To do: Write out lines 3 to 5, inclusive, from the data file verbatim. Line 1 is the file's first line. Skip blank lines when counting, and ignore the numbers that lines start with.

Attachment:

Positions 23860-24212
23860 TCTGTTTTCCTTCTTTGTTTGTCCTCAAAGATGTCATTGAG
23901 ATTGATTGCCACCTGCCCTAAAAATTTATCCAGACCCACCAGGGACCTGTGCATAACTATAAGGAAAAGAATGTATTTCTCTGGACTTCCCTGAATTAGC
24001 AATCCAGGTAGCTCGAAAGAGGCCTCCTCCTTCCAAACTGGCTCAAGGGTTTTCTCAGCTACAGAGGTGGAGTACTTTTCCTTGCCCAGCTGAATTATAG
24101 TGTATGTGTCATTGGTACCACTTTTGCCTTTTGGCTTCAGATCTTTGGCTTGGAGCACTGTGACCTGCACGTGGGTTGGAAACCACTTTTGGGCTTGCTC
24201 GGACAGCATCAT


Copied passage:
23901 ATTGATTGCCACCTGCCCTAAAAATTTATCCAGACCCACCAGGGACCTGTGCATAACTATAAGGAAAAGAATGTATTTCTCTGGACTTCCCTGAATTAGC
24001 AATCCAGGTAGCTCGAAAGAGGCCTCCTCCTTCCAAACTGGCTCAAGGGTTTTCTCAGCTACAGAGGTGGAGTACTTTTCCTTGCCCAGCTGAATTATAG
24101 TGTATGTGTCATTGGTACCACTTTTGCCTTTTGGCTTCAGATCTTTGGCTTGGAGCACTGTGACCTGCACGTGGGTTGGAAACCACTTTTGGGCTTGCTC